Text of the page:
Vascular disease and its devastating end-results constitute one of the major problems faced by the medical profession today. The steadily increasing duration of life, with large numbers of the population living to sixty-five years of age and over, is bringing in an era in which degeneration of all systems must constitute a challenge. The diabetic too must pay the price of living longer by being more likely to develop degenerative disease and its complications.

The remarkable contributions in the field of vascular disease during the last three decades have added to the insight into these disorders. It is commonly considered that involvement of the vascular system is inevitable in the diabetic, provided he lives long enough. One does see, however, a few individuals with diabetes of many years’ duration who seem to have escaped the ravages of time and have no demonstrable changes in their vascular tree.

That arteriosclerosis in diabetes increases with the duration of the disease is evidenced by the figures quoted by Root, who noted that this process as a cause of death increased from 17 per cent at an average age of 44.5 to 70 per cent at an average age of 65.3.

As will be discussed below, diabetics seem to have a greater incidence of arteriosclerosis and atherosclerosis than does the general population. Although these conditions appear to differ in no respect from those found in nondiabetics, nevertheless, there is evidence that certain vascular changes, particularly in the retina and kidneys, may well be peculiar to the complicated metabolic disturbance found in diabetes mellitus. In many organs of the diabetic, vascular lesions are found with special frequency. They will be more fully described as the individual anatomic units are discussed. White, who studied juvenile diabetics who had lived twenty years or more after developing the disease, noted some evidence of vascular disease in 92 per cent, an astounding figure.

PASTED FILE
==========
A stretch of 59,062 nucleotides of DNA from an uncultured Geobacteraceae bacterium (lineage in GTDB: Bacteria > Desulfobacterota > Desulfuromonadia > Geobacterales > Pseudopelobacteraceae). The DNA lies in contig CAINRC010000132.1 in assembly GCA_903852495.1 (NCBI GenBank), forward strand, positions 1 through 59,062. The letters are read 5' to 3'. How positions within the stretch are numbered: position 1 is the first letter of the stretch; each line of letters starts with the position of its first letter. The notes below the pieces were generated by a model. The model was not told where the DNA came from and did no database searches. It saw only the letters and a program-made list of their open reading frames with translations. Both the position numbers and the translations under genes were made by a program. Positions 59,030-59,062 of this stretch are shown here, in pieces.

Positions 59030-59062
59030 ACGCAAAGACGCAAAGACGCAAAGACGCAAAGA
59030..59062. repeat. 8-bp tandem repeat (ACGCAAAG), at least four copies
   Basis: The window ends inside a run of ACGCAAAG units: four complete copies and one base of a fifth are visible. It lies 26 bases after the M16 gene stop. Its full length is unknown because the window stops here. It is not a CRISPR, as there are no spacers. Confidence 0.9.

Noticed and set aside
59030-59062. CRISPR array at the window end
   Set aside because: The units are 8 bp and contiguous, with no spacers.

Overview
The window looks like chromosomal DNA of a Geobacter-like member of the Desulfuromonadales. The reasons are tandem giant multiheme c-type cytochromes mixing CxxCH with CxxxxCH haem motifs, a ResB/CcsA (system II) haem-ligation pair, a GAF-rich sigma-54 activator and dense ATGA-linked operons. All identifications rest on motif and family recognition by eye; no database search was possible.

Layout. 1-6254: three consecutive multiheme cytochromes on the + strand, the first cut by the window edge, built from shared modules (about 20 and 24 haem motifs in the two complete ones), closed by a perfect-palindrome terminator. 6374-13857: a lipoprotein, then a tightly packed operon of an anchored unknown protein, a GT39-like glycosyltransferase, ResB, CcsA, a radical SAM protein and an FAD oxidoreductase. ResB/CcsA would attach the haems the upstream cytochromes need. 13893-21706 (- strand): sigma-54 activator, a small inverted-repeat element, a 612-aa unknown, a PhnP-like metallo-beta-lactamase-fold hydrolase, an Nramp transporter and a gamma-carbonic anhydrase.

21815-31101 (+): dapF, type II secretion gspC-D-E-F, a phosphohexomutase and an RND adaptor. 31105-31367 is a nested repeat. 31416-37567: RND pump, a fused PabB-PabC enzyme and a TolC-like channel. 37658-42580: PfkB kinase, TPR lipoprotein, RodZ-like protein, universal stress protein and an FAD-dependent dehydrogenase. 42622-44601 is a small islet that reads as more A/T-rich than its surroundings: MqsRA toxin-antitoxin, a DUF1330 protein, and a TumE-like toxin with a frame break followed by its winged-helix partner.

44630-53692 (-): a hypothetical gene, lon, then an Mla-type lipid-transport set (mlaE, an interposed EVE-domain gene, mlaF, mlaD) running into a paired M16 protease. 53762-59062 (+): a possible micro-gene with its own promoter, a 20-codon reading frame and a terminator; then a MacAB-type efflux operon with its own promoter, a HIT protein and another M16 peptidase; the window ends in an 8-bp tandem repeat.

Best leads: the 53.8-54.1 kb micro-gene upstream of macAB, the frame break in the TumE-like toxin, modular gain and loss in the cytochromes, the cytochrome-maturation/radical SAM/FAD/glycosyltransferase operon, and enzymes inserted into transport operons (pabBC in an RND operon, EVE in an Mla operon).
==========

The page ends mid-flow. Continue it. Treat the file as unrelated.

Factors playing a role in this increasing incidence, such as an inheritance of a defective vascular tree, seem to have some influence. Nutrition in a broad sense, infection (which is notoriously more frequent in the diabetic), so-called toxic factors, hormone imbalance, and capillary fragility all may play a part, although one cannot justifiably accuse any one of these.

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